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Paying tribute to legends

Archana Mishra, Dec 12, 2012, DHNS:

Theatrical

Everytime we are reminded of the film Padosan it brings a huge smile to our faces. The image of an unworldly wise Bhola (remember Sunil Dutt); a bubbly, beautiful and very pouty Saira Bano as Bindu; her exemplary music teacher Master Pillai played to perfection by Mehmood and Bhola’s friend and guide - the inimitable Kishore Kumar as Guru are simply unforgettable in this 1968 classic.

And nobody has had the heart to touch this 157-minute long comedy in all these years. But now, the impossible has been attempted through a 100 minute theatrical performance by Five Elements Art and Culture Society.

Rakhi Chauhan Mehta and Manuv Mehta who have earlier showcased the play at Sri Ram Centre, were back again with the same crew to perform at PSK Auditorium.
The original was based on Arun Chowdhury’s Bengali novel Pasher Bari and later adapted for screen by Mehmood (the actor) and NC Sippy. Directed by Jyoti Swaroop, the film’s dialogues were written by Rajinder Kishan. Now after years, the audiences relived some of those dialogues when actors brought the story alive on stage.


 Bhola (played by Manuv) realises that he is of marriageable age and comes to stay along with her aunt, who is separated from her husband. He falls in love with the girl next door, who is a charming college student Bindu (played by Vidhi). Bhola is so in love with her that he decides to woo her but he finds that Bindu is taking lessons from a Tamil music teacher Masterji (played by Richard). When Bhola notices that Bindu is more interested in music than him, he seeks the help of his friend Vidyapati (played by Sachin) who runs a local drama company.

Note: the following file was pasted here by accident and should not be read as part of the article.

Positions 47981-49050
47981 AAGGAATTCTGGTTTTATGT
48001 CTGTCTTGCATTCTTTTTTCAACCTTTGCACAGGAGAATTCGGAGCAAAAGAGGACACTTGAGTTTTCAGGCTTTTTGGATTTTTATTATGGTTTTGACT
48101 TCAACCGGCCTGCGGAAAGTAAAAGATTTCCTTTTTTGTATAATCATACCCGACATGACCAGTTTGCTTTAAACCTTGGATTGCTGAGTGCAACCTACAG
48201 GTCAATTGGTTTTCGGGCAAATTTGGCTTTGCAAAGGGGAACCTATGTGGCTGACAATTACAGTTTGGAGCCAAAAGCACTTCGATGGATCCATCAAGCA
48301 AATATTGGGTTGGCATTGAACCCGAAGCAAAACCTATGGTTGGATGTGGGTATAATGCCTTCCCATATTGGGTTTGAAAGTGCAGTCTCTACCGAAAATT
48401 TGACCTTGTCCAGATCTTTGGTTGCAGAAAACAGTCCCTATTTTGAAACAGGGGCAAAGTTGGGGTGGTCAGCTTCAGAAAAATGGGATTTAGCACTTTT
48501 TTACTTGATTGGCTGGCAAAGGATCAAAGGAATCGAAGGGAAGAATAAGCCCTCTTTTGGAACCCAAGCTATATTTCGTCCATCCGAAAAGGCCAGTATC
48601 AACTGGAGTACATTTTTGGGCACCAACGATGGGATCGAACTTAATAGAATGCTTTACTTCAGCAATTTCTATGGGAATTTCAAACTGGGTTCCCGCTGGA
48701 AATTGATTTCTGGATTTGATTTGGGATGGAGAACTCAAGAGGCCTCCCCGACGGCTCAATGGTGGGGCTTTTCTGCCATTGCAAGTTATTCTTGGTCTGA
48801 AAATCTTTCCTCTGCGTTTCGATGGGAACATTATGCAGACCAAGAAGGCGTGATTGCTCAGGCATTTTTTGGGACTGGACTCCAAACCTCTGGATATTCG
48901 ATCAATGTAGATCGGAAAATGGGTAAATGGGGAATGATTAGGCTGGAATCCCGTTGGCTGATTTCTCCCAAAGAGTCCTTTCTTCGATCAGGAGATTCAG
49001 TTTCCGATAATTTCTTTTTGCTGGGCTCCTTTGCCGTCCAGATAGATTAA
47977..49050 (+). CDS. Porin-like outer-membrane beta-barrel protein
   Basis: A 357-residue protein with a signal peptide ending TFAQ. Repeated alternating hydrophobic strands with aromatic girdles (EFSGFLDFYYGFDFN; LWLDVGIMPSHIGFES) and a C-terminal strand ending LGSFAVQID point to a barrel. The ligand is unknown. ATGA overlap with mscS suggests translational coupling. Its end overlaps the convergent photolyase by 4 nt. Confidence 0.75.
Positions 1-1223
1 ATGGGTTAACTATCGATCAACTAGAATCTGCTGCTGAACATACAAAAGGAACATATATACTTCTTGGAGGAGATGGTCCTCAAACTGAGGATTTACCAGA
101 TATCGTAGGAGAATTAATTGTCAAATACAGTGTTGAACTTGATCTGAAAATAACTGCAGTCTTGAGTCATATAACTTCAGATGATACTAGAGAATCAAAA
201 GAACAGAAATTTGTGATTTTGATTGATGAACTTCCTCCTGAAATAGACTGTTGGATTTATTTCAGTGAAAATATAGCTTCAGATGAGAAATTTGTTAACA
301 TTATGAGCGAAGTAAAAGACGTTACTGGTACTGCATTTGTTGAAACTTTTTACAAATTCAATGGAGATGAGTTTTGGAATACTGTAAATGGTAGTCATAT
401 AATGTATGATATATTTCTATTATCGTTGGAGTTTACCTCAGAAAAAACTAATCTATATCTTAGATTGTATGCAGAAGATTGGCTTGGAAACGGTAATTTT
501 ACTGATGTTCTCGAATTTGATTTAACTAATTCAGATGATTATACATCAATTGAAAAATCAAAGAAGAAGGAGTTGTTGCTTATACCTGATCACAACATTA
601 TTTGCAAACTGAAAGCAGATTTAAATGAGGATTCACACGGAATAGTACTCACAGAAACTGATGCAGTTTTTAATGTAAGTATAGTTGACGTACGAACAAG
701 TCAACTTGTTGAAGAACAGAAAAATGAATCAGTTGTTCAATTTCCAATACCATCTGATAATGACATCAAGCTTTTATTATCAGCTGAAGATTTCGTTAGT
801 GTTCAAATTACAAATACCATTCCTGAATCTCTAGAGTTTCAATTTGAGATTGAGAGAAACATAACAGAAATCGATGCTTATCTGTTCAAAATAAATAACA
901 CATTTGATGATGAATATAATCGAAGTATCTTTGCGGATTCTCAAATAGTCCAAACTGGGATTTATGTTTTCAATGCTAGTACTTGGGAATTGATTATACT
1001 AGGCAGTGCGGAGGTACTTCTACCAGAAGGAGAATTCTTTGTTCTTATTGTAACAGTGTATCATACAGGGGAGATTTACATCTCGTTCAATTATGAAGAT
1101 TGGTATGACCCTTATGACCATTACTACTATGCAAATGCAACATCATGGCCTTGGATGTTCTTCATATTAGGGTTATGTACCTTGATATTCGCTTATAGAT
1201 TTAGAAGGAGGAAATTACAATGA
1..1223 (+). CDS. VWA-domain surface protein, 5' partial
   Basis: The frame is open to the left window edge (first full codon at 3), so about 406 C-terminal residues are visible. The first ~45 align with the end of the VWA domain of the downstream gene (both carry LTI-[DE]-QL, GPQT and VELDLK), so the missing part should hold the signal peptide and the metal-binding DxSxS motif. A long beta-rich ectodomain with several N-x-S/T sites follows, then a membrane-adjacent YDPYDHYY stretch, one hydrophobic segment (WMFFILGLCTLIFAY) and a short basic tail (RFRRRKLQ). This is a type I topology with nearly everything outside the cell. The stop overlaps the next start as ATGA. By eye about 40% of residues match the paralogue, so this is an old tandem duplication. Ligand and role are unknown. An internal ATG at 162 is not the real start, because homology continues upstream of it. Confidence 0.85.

As Guru discovers that Bhola can’t sing to save his life, he comes up with an idea to playback for Bhola, just so that he can impress Bindu. Bindu charmed by Bhola's singing, falls in love only to discover that he is fooling her and invites Masterji back in her life. How the plot resolves is anyone’s guess.

The play retained the original soundtrack of the movie, including moments from the unforgettable R D Burman’s unsurpassed Ek chatur naar...  and Mere samne wali khidki mein.
 Sticking to the original story, the directors kept their focus on the sequencing of events. All the actors  tried to keep alive performance as in the movie. The audience too remained appreciative of the effort put into the play which was meant as a tribute to the legends of Hindi cinema.

“The play is simply a tribute to the legendary actors who are no more. We have stuck to the original story and used the original dialogues.  It was great to see people
enjoying every moment of the play,” commented Rakhi after the play.

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